What is weird about this is that my body fat percentage is still pretty normal, even high (somewhere between 17-20%), and these days I spend only about 2-3 hours of the week resistance and interval training (just in case overexercising caused the problem).

My latest hypothesis about the cause (a fasting-precipitated drop in leptin, followed by continuing insufficient leptin) prompted what was probably an ill-advised (although at least premeditated) binge on simple carbs (honey, cereal, bread) about two weeks ago.

It hurt. It hurt with pain, a racing heartbeat, rapid weight gain (mostly fat, some inflammation), and reactive skin. It has taken the past two weeks of careful eating and exercise to feel, physically, more like myself. Yikes.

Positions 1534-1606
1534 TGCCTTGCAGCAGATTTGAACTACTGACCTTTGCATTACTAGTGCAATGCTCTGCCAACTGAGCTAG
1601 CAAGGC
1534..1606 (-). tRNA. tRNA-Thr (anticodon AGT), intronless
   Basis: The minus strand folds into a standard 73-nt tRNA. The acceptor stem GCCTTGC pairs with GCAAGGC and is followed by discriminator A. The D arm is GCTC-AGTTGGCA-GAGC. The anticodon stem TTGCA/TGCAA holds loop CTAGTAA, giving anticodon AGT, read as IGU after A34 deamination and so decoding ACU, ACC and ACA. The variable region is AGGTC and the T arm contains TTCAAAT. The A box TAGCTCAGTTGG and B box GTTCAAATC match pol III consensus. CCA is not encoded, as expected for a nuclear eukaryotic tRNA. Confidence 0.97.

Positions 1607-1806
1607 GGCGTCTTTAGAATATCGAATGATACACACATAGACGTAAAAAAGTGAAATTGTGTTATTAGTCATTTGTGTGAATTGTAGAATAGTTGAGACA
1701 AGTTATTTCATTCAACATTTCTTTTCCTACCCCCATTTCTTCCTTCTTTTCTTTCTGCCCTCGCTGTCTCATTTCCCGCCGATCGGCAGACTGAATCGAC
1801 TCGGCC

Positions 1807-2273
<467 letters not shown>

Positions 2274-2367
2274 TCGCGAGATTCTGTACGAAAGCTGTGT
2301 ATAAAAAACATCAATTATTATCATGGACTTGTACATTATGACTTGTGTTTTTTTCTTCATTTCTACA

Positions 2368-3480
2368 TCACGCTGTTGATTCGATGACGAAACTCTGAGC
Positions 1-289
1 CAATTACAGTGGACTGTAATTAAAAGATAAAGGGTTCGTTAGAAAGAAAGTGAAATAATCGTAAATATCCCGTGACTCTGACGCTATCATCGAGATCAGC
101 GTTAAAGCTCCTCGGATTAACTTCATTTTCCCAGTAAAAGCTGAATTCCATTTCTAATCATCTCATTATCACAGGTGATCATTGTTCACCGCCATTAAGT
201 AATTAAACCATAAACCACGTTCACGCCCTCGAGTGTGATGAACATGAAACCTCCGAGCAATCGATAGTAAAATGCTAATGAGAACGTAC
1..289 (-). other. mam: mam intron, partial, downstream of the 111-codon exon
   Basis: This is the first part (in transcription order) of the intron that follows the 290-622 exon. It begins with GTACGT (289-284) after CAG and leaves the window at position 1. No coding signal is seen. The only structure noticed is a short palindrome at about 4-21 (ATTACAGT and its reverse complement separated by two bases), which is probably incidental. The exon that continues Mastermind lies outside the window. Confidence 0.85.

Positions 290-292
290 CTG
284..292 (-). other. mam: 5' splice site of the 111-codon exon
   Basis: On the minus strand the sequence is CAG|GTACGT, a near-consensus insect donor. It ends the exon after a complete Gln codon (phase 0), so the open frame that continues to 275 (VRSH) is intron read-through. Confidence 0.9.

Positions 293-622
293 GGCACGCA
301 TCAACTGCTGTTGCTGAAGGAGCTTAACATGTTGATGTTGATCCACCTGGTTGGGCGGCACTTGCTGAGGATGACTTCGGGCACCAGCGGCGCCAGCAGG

However, I’m still amenorrheic. Either the hypothesis is a bust or the sugar didn’t boost leptin high enough or long enough. I don’t think I can bear going through that again (heart palpitations? scary, you guys), so I decided to just add more fruit to my meals (mid-day probably best). I’ve also started eating breakfast more often, moving from a 15 hour fast 5x a week to a once weekly 20 hour fast, if that.

Quasi-rhetorical questions include:

Is glycogen actually beneficial for muscle cells? Harmful? Neither? Both in different situations?

Chronically elevated insulin would appear to be harmful. Therefore, insulin resistance would appear to be harmful. But are (very) occasional insulin surges in the absence of fat harmful in the long term (as is marathon running, with all that oxidation and stress)?